We begin by dropping 110ft straight down to the stern and onto the sand where a field of Garden Eels sways back and forth from their little holes. Big Groupers sometimes come right up to your face while laid down watching the Eels. The propeller shaft and stern are raised out of the sand as we plunge head first through a window and into the wheelhouse, causing disorientation as the angle of the boat is twisted. Pockets of air trapped on the ceiling look like pools of liquid mercury as we exit through a beautiful rectangular opening out into the deep blue and toward the middle section.
The middle section is not really enclosed but offers a variety of swim-throughs while looking up at the mast piercing the water above. Then it's off towards the bow where you can swim through a doorway, then exit through a large hatch on the bow. Look over the edge and down to a coral patch at the base of the bow that is home to the famous Green Moray Eel that is not afraid of divers. He often comes right up to you looking for food. A pair of Translucent Blue Parrot fish feast on the algae growing on the bow. Groupers and Dog Snapper follow the divers around. Oysters and Clams are prolific all over the boat but sneak up on them or they close too quickly!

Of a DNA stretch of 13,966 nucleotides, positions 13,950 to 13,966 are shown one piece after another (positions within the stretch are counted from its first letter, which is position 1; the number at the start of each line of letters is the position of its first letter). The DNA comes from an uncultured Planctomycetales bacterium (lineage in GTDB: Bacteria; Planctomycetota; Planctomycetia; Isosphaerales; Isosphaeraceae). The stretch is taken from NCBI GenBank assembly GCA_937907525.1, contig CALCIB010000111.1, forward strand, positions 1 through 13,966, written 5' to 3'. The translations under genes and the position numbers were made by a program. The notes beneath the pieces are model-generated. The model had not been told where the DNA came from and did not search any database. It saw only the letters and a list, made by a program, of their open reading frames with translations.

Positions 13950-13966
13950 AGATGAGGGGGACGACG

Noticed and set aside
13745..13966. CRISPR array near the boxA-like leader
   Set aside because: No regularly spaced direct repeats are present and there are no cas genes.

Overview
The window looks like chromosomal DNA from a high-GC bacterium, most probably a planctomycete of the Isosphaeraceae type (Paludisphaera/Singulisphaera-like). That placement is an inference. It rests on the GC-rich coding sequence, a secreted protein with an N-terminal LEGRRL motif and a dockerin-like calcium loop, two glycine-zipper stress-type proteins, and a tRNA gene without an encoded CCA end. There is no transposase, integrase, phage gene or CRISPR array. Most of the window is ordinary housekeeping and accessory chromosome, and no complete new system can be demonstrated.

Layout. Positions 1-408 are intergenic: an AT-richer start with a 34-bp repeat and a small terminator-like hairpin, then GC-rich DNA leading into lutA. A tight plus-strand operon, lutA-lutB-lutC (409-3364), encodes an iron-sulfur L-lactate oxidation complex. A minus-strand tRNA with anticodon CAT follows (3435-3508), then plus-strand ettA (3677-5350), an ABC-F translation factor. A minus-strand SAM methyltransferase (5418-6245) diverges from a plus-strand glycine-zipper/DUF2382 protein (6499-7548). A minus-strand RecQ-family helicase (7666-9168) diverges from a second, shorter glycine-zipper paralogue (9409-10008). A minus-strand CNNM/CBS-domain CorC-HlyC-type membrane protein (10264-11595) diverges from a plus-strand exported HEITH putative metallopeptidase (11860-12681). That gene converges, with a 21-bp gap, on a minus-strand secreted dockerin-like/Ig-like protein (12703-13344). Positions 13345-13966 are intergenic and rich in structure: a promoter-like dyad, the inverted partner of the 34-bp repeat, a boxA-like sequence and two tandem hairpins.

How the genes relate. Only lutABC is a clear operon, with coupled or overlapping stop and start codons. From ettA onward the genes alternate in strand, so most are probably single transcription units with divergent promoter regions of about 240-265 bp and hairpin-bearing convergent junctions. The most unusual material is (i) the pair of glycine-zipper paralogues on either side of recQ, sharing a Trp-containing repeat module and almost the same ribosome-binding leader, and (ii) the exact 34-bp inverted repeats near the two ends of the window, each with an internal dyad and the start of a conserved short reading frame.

Often an Eagle Ray comes gliding along the wall as we head to shallower water after about 20mins on the boat. The wall has nice canyon formations and a cavern in 15ft with a roof exit in 5ft that gives shelter to Bristle Worms and Glassy Sweepers. Drift along at 30ft towards Pillar Coral dive site where many fish like Sergeant Majors, Grunts, Blue Tang, Chub and Parrot Fish dance on the top of the wall.